Saturday, February 21, 2009

Maslow and beer, and a question.

Back in the 40's, round about the same time Einstein and co were developing the first atomic bomb, a psychologist named Abraham Maslow developed a thing now referred to as Maslow's hierarchy of needs.

In brief (and thus I'm probably going to get this totally wrong), the theory is that humans tend to want/need to meet the needs which are lower on the triangle before they want/need to meet the needs which are higher in the triangle.

This has or hasn't been useful as far as it goes, depending on who you read.  Some modern psychologists apparently think it's a bit too simple.

Recently, in light of the fact that currently our spending is greater than our income, I've been having to justify spending money on things which I previously did not have to justify spending money on.

So today I was thinking it would be nice to have a beer after dinner.  (Which, by the way, represents a radical departure from the teetotaling "all alcohol is evil" community in which i grew up.)  I can't really justify buying beer right now.  (One time I actually dumpstered a five pack of fairly nice beer, which had been thrown out because the sixth bottle in what was previously a six-pack had broken.  But I'm not really expecting that to happen again anytime soon.)  Which got me to thinking--and here's the question for you:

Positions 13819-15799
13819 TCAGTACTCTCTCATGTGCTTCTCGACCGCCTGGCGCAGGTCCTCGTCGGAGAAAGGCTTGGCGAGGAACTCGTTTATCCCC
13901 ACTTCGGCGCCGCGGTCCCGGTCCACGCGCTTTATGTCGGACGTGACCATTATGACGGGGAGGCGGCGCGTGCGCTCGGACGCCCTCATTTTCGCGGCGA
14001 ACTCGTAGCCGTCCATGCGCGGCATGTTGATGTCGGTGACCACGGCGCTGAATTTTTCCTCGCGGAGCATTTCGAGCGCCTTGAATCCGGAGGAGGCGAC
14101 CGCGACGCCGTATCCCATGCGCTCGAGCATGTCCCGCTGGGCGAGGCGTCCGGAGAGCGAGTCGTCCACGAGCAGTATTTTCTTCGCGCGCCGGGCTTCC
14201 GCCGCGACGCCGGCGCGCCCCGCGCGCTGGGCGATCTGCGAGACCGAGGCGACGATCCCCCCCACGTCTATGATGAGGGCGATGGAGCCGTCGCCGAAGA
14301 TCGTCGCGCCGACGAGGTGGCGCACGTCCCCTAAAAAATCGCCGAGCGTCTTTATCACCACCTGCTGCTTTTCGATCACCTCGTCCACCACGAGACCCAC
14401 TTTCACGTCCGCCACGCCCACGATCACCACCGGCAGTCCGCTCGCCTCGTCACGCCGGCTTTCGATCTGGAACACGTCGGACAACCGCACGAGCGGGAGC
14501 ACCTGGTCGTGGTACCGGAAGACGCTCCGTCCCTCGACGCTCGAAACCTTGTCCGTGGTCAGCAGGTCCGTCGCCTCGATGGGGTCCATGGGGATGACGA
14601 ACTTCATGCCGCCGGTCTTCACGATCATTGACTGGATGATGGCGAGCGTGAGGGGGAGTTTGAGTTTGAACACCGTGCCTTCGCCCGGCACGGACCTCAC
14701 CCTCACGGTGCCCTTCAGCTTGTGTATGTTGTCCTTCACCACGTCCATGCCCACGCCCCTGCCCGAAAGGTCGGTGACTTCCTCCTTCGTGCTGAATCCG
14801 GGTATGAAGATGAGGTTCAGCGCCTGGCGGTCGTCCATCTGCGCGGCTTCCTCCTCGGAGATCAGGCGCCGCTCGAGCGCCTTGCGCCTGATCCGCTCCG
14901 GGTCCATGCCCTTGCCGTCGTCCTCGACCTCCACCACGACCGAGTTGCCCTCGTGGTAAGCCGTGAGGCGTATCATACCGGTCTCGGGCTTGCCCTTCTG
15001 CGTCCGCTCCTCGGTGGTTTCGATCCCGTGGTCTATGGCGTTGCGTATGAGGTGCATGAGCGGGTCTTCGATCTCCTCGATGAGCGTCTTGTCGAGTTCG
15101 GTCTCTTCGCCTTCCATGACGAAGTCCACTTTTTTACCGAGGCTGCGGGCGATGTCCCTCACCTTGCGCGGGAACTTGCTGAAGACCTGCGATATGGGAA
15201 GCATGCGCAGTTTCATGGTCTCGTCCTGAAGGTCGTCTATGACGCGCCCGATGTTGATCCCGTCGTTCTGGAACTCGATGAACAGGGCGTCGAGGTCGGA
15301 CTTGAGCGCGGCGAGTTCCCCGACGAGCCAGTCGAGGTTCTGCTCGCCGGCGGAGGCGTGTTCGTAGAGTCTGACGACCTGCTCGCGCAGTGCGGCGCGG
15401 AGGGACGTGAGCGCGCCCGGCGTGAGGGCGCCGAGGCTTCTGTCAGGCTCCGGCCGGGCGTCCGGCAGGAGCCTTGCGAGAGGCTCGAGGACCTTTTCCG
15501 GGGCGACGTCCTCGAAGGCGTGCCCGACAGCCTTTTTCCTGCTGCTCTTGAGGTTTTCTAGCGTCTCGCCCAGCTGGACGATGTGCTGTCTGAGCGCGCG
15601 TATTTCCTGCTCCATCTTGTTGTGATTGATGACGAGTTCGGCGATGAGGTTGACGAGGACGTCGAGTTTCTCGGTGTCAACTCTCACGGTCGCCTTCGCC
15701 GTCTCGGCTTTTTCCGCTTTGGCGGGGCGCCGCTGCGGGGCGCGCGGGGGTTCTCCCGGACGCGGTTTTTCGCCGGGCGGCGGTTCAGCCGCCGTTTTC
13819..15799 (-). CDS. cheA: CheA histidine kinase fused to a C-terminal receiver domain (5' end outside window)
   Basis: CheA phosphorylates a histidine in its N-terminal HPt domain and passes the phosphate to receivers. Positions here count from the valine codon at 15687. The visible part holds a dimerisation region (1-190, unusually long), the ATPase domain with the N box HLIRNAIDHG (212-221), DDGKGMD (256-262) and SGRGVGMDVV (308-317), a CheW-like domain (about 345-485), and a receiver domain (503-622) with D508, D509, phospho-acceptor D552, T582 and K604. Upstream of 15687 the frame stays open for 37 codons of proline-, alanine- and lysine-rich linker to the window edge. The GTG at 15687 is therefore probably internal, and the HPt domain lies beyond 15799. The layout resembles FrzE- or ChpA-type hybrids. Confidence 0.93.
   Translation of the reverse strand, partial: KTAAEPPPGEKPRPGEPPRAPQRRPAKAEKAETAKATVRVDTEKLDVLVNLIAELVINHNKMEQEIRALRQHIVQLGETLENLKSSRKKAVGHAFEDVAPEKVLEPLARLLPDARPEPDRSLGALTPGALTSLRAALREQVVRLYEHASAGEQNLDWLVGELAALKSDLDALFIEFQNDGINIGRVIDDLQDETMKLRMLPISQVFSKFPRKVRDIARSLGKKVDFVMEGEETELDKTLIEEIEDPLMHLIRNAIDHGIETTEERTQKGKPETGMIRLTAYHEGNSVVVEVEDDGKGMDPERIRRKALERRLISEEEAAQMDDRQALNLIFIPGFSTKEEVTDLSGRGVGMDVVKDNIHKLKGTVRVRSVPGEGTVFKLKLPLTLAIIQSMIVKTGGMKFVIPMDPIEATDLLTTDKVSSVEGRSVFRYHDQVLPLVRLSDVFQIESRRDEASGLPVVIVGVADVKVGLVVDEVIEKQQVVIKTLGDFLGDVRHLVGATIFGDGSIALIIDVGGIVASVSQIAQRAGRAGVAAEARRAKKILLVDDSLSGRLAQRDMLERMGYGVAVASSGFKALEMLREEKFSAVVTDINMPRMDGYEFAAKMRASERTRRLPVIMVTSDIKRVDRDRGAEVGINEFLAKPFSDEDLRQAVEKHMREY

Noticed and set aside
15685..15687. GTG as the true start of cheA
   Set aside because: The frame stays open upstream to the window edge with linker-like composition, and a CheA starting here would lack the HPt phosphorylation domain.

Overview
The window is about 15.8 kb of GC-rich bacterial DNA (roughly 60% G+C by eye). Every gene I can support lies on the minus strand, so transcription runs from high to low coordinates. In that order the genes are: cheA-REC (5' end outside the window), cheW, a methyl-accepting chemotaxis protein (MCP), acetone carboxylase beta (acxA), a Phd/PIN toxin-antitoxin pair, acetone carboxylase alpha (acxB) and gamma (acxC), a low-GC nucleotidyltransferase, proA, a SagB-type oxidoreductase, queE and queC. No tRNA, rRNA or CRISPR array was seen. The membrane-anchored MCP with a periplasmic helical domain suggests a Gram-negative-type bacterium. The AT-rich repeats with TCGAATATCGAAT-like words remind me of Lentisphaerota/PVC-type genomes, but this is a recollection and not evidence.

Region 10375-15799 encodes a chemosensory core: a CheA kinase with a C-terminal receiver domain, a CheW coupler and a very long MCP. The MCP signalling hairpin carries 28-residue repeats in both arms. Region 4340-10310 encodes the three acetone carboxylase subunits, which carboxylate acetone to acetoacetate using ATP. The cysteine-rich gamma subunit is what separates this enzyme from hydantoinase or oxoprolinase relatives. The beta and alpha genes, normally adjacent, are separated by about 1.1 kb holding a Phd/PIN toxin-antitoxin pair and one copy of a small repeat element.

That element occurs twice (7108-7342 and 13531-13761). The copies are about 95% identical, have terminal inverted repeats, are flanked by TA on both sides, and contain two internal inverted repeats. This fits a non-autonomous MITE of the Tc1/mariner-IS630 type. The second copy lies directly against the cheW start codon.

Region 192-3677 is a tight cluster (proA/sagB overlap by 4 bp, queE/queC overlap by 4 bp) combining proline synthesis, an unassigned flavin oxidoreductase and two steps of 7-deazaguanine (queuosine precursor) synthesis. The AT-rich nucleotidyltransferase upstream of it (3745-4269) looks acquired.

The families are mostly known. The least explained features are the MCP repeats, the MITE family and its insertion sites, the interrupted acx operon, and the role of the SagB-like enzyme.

Where does beer fall in Maslow's hierarchy?  =)


Joe said...

Well it is a stupid graph IMO. I'm with Chesterton - the best way think to do with beer is not to avoid it self-righteously or drink to excess but to enjoy it by only sampling it in moderation.

Most things are best enjoyed in moderation I find. Which is kinda handy when you don't have much money - even a can of beer feels like a great event and a prize!

Anonymous said...

The bottom of the pyramid- physiological needs is precisely where beer belongs. That, or self-actualization. I feel pretty self-actualized after a few bers ;)